The second thing I’ve been thinking about is that it’s possible that women get the diagnosis of BPD because some of the diagnostic criteria include things which are considered ‘normal’ for men, but ‘abnormal’ for women. For example, if a woman behaves in an ‘unfeminine’ way, say by expressing extreme anger (another of the diagnostic criteria is “Inappropriate anger or difficulty controlling anger (e.g., frequent displays of temper, constant anger, recurrent physical fights)”), the label of BPD is slapped on her by the psychiatrist…

To read the rest of the article, and the interesting comments on it, follow this link

 If you found this article interesting, make sure you take part in The Big Mad Experience (@BigMadTweeter)’s weekly #BigMadChat on Tuesday 29th April 2014 8pmBST/3pmEDT, when we’ll be discussing the social politics of the Borderline Personality Disorder diagnosis!

Dispelling the nightmares of post-traumatic stress disorder

Daniel Freeman and Jason Freeman post for The Guardian Blog:

Treatment for post-traumatic stress disorder can take months, but an intense course may relieve symptoms in just a week

In post-traumatic stress disorder or PTSD, patients repeatedly relive the traumatic event. Photograph: Azhar Rahim/EPA

On Wednesday morning we woke to the news that a passenger ferry had sunk off the coast of South Korea, with at least four people confirmed dead and 280 unaccounted for. Meanwhile, though the search has continued for the missing Malaysia Airlines plane, relatives’ hopes of a safe landing have long since been extinguished.

Human tragedies like these are the stuff of daily news, but we rarely hear about the long-term psychological effects on survivors and the bereaved, who may experience the symptoms of post-traumatic stress disorder for years after their experience.

Although most people have heard of PTSD, few will have a clear idea of what it entails. The American Psychiatric Association’s Diagnostic and Statistical Manual (DSM) defines a traumatic event as one in which a person “experienced, witnessed, or was confronted with an event or events that involved actual or threatened death or serious injury, or a threat to the physical integrity of self or others”. PTSD is marked by four types of responses to the trauma. First, patients repeatedly relive the event, either in the form of nightmares or flashbacks. Second, they seek to avoid any reminder of the traumatic event. Third, they feel constantly on edge. Fourth, they are plagued with negative thoughts and low mood.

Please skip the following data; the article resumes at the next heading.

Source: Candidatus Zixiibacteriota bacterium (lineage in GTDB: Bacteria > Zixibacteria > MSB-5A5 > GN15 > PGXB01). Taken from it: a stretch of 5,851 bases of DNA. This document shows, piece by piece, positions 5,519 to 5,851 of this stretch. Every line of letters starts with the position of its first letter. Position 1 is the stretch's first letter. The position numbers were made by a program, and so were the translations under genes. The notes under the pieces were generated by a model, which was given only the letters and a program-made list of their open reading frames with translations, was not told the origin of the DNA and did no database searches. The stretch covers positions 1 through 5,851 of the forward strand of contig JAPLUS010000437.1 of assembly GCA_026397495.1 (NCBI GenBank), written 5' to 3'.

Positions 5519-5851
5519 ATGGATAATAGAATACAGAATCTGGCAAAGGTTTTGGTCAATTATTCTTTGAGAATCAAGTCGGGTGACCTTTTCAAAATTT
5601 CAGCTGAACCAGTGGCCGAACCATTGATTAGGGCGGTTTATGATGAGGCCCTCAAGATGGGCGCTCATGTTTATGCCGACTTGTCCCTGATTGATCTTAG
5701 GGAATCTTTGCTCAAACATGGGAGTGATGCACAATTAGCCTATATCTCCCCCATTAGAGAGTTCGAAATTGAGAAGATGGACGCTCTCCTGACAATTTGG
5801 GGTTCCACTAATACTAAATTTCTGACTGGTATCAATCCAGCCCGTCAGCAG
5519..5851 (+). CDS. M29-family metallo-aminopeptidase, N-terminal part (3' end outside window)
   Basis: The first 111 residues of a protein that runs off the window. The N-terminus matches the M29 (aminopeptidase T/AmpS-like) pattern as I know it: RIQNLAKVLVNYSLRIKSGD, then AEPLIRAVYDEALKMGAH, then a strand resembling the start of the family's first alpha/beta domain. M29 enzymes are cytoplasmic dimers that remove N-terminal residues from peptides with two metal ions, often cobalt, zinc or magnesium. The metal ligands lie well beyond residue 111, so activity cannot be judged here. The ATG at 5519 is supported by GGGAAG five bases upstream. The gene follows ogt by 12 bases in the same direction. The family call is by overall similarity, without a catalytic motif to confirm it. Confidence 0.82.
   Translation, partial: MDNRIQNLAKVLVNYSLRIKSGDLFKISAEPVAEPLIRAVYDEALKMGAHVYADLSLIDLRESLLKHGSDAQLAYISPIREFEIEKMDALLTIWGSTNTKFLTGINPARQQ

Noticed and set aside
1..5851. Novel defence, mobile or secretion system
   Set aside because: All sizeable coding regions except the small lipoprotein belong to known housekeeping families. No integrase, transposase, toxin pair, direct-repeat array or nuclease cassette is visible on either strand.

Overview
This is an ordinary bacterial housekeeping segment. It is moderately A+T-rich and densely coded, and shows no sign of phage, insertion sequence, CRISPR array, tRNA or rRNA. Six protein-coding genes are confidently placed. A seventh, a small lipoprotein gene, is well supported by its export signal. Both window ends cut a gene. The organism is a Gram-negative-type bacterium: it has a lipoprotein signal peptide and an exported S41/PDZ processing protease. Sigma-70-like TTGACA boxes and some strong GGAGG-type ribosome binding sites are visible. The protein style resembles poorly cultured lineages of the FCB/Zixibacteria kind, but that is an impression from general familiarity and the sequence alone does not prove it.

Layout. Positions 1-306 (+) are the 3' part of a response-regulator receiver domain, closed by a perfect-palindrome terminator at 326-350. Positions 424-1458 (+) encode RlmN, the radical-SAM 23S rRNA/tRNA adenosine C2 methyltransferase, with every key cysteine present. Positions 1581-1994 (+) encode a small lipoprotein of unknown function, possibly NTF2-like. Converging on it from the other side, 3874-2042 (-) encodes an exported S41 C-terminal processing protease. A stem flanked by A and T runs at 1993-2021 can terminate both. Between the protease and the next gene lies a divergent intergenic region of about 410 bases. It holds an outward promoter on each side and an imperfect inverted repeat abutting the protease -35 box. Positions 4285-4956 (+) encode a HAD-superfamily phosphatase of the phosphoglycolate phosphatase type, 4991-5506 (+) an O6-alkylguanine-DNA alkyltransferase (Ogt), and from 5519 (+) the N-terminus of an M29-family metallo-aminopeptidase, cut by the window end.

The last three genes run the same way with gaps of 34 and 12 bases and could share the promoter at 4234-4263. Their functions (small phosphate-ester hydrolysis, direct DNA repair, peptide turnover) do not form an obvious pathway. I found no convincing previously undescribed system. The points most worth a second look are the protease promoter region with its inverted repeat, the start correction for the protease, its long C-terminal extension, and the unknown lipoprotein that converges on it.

According to one estimate, almost 8% of people will develop PTSD during their lifetime. Clearly trauma (and PTSD) can strike anyone, but the risks of developing the condition are not equally distributed. Rates are higher in socially disadvantaged areas, for instance. Women may be twice as likely to develop PTSD as men. This is partly because women are at greater risk of the kinds of trauma that commonly produce PTSD (rape, for example). Nevertheless – and for unknown reasons – when exposed to the same type of trauma, women are more susceptible to PTSD than men.

What causes it? In one sense, the answer is obvious: a specific trauma. Yet this is only part of the story, because not everyone who is raped or badly beaten up develops PTSD. Of the contemporary psychological attempts to answer that question, the most influential is the one formulated by the clinical psychologists Anke Ehlers and David Clark at the University of Oxford.